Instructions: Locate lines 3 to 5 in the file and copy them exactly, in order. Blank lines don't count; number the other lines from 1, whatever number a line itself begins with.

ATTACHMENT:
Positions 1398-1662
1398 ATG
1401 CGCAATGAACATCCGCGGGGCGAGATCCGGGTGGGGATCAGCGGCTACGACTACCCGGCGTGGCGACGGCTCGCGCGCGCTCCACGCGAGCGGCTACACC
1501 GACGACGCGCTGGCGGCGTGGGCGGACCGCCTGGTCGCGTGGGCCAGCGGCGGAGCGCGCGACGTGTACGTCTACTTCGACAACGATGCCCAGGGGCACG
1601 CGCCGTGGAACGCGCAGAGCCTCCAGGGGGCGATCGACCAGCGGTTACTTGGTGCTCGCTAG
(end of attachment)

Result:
1401 CGCAATGAACATCCGCGGGGCGAGATCCGGGTGGGGATCAGCGGCTACGACTACCCGGCGTGGCGACGGCTCGCGCGCGCTCCACGCGAGCGGCTACACC
1501 GACGACGCGCTGGCGGCGTGGGCGGACCGCCTGGTCGCGTGGGCCAGCGGCGGAGCGCGCGACGTGTACGTCTACTTCGACAACGATGCCCAGGGGCACG
1601 CGCCGTGGAACGCGCAGAGCCTCCAGGGGGCGATCGACCAGCGGTTACTTGGTGCTCGCTAG